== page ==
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Edgar Wright couldn’t stop thinking about the ghosts that must occupy the age-old buildings in London’s Soho district. So he turned that thought into Last Night in Soho, his first foray into psychological horror/giallo. The film stars Thomasin McKenzie and Anya Taylor-Joy, as McKenzie’s Eloise begins having vivid dreams involving Taylor-Joy’s Sandie, a 1960s singer who endures the downside of the Swinging Sixties. For Wright, shooting on the real streets of Soho was a must, especially since the look of the era is still present for the most part.
“Well, with London, like a lot of old cities, the ground floor has changed, but if you just look up, the next couple of stories look like they did in the ’60s,” Wright tells The Hollywood Reporter. “A lot of those buildings in Soho, the ones that are still there, have been the same for hundreds of years. So when we were recreating the ’60s in Soho, we had to change all the ground floors and take out modern stuff.”
In Wright’s last film, Baby Driver, Apple EarPods were a defining characteristic of the film since the lead character wore them throughout most of the film. As a result, Wright changed course during Last Night in Soho‘s present-day scenes.
“I thought, ‘We can’t do Apple earphones after Baby Driver,'” Wright admits regarding the choice to have McKenzie’s character use Beats over-ear headphones. “So that was one of the considerations, yes.”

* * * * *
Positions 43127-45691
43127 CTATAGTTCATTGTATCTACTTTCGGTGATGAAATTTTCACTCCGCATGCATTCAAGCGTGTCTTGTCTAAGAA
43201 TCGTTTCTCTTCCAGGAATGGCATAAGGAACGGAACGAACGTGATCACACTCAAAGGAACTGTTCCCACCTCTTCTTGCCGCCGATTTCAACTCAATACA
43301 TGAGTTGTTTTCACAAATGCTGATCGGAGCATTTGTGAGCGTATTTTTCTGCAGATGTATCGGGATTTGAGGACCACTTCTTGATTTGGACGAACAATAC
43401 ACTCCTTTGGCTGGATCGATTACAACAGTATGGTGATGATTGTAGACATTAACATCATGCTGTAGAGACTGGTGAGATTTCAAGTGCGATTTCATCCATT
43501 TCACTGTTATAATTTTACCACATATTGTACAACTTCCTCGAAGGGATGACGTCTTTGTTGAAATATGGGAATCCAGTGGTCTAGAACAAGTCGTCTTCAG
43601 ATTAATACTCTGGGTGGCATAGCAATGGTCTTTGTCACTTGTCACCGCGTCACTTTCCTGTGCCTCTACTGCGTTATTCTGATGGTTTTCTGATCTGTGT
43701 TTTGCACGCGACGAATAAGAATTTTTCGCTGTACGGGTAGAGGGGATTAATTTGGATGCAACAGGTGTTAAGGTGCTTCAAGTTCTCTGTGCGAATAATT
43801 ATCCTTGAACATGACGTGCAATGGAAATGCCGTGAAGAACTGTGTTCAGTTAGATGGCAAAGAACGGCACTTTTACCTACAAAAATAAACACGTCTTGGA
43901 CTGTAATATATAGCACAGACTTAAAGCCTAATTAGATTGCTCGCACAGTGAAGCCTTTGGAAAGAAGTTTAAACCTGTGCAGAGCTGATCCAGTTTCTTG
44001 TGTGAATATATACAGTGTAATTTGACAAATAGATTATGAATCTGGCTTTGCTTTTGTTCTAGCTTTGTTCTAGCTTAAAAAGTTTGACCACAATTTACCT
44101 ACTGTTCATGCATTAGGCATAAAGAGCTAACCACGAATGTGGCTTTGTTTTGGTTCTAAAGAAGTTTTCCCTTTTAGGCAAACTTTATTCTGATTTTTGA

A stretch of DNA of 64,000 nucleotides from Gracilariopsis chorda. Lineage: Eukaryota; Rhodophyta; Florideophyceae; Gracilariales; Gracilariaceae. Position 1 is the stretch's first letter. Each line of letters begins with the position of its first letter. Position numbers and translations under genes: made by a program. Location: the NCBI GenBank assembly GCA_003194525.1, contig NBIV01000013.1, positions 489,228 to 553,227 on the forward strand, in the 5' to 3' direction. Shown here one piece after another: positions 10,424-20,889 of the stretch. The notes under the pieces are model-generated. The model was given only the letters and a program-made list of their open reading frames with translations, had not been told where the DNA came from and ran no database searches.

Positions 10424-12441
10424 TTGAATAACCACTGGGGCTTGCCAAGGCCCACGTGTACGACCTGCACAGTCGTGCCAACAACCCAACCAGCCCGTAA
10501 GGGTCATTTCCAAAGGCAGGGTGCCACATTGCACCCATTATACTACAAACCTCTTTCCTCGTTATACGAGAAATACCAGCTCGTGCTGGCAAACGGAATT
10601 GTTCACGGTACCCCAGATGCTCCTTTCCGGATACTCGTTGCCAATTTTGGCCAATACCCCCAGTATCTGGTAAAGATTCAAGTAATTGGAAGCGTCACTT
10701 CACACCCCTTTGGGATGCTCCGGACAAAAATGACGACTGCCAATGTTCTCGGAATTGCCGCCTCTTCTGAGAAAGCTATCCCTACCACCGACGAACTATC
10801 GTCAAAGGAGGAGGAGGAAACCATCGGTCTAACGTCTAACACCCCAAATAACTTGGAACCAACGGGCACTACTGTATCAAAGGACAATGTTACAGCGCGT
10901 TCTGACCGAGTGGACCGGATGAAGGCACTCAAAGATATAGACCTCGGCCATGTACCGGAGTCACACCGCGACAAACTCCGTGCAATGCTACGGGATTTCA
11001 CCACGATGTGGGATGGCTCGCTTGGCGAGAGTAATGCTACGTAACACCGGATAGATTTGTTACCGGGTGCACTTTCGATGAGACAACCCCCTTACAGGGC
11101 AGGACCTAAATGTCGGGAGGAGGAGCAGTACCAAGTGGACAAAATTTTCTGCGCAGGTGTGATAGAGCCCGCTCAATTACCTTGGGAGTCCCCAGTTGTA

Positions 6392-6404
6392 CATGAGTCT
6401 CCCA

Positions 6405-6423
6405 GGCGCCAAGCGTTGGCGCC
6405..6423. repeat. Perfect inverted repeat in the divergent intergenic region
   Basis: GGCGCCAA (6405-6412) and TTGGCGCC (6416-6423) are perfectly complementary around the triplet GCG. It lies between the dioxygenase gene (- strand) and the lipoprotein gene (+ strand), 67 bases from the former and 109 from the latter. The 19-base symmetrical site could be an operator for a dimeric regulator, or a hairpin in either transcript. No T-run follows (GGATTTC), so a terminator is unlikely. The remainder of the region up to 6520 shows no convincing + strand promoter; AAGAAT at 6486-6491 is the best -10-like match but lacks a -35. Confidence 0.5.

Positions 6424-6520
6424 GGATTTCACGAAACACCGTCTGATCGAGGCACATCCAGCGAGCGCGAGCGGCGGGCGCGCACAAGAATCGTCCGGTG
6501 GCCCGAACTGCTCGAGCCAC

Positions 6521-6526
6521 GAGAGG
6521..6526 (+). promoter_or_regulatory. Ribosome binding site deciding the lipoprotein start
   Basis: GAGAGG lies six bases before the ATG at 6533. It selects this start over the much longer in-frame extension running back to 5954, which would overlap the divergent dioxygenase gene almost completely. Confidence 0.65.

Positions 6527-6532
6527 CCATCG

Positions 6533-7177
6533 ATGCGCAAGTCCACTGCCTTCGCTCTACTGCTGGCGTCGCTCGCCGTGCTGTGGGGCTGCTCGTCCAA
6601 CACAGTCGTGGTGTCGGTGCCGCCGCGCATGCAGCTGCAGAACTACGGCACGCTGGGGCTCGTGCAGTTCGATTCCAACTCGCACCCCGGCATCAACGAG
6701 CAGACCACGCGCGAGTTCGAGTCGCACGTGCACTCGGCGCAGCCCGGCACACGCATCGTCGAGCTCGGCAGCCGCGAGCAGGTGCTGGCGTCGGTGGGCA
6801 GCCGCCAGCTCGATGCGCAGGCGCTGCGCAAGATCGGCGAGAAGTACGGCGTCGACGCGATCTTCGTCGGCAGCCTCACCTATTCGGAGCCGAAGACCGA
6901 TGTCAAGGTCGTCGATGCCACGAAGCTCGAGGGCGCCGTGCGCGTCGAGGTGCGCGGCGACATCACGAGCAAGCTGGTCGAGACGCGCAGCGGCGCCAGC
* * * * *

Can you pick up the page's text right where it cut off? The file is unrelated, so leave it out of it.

In a recent conversation with THR, Wright also discusses Taylor-Joy’s role change and the last-minute addition of celebrated DP, Chung-hoon Chung.
So when your actors read the Baby Driver script, it was a unique experience that you paired with each needle drop. Did you complement the reading of Last Night in Soho with anything along those lines?
Yeah, I hadn’t written a lot of the songs that are in the movie in the script. I had given a playlist to the actors who were reading it. Even when I started working with Krysty Wilson-Cairns on the first draft of the screenplay, before we even wrote a word, I was like, “Here’s the outline. Here’s this massive, phonebook-sized tome of research that was brilliantly done by Lucy Pardee. And here’s the soundtrack!” Writing and music go hand in hand because a lot of the time, I find that the music inspires me. Particularly with this movie, there was a certain type of ’60s song, from a sense of period, that was very key and felt like it really locked in, tonally. The female singers of the mid-’60s — and these massive, emotive ballads that are stained with tears — seemed to me to tie in with the movie in a big way.
How much of 1960s London remained intact to some degree and needed very little dressing?
Well, with London, like a lot of old cities, the ground floor has changed, but if you just look up, the next couple of stories look like they did in the ’60s. A lot of those buildings in Soho, the ones that are still there, have been the same for hundreds of years. That’s a big thing that inspired the movie to me. I couldn’t spend time in Soho without thinking of the ghosts of these buildings. So when we were recreating the ’60s in Soho, we had to change all the ground floors and take out modern stuff. This is a combination of amazing production design by Marcus Rowland and then some clever background work by the digital effects team as well. But they’re the real streets. So it was a great thing to really be in Soho and make it look like the ’60s. From the times that we were shooting, you can see a lot of Instagrams of people wandering around and taking photos of the set, without realizing what exactly was happening.